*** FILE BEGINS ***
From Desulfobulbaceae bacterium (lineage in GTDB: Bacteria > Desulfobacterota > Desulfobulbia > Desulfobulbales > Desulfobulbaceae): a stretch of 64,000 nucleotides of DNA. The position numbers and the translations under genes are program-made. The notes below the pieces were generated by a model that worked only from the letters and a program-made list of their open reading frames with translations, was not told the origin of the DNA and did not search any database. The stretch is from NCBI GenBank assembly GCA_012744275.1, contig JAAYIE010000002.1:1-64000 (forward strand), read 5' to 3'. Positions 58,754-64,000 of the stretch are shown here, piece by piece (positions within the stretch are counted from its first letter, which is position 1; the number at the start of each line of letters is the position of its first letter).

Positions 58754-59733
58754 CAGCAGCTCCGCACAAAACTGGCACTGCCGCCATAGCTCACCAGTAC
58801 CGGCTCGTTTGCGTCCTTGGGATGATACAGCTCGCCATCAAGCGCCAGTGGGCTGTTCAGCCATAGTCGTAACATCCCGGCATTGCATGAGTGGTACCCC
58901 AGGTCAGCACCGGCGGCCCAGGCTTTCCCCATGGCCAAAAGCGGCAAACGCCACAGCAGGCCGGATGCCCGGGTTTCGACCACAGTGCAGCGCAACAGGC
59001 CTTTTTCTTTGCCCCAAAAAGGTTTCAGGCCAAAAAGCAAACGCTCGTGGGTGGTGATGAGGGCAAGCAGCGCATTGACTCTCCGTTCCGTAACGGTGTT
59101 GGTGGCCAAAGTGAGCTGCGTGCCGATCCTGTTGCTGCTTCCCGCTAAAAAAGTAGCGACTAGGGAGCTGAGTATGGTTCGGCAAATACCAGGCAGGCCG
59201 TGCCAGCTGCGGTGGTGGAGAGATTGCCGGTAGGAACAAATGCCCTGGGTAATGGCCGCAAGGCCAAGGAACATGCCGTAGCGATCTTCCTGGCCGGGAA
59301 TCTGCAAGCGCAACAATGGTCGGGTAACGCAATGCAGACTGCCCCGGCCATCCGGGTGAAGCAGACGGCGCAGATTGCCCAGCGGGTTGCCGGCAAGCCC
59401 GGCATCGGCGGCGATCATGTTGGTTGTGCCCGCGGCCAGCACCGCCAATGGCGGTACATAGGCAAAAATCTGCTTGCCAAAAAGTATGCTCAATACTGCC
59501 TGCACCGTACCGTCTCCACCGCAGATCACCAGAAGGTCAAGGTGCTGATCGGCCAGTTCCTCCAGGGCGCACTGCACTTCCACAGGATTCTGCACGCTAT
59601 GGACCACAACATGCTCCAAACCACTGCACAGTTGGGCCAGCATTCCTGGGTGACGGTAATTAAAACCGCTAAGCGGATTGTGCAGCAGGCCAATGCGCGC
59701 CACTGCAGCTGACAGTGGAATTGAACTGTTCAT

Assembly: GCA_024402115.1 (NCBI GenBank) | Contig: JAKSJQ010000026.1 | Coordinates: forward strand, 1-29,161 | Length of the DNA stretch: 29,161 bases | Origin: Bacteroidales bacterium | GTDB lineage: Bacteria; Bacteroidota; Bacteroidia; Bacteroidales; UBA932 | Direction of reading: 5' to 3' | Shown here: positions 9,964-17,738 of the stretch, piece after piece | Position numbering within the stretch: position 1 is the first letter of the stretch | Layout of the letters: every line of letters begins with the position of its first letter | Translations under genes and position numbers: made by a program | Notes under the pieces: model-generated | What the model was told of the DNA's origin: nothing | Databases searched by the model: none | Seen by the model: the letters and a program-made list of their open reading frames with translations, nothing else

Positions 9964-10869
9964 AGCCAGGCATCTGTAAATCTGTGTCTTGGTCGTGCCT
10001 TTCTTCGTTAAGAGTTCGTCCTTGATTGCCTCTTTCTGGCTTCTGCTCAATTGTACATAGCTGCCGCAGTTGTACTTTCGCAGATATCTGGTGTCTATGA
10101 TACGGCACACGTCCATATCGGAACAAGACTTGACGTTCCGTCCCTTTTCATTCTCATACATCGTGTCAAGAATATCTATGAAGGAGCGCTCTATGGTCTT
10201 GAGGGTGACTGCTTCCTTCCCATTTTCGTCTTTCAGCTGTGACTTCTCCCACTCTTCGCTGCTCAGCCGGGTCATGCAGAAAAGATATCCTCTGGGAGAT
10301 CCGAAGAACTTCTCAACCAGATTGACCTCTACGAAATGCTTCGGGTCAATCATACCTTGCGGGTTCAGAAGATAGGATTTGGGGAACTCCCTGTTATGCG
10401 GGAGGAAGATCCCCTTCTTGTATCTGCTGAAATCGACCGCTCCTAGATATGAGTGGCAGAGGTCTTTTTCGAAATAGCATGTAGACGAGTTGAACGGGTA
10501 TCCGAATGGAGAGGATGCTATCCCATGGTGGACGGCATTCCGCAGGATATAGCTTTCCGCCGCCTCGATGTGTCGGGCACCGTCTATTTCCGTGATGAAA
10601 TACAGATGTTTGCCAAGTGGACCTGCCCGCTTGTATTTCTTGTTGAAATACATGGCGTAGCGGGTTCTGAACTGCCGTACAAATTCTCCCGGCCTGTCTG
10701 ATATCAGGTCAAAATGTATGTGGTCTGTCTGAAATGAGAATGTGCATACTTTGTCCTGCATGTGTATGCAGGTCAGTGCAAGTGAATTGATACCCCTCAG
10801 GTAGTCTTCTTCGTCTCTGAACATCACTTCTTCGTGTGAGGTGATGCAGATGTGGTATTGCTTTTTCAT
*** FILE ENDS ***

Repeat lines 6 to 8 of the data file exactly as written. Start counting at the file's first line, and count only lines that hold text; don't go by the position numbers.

59001 CTTTTTCTTTGCCCCAAAAAGGTTTCAGGCCAAAAAGCAAACGCTCGTGGGTGGTGATGAGGGCAAGCAGCGCATTGACTCTCCGTTCCGTAACGGTGTT
59101 GGTGGCCAAAGTGAGCTGCGTGCCGATCCTGTTGCTGCTTCCCGCTAAAAAAGTAGCGACTAGGGAGCTGAGTATGGTTCGGCAAATACCAGGCAGGCCG
59201 TGCCAGCTGCGGTGGTGGAGAGATTGCCGGTAGGAACAAATGCCCTGGGTAATGGCCGCAAGGCCAAGGAACATGCCGTAGCGATCTTCCTGGCCGGGAA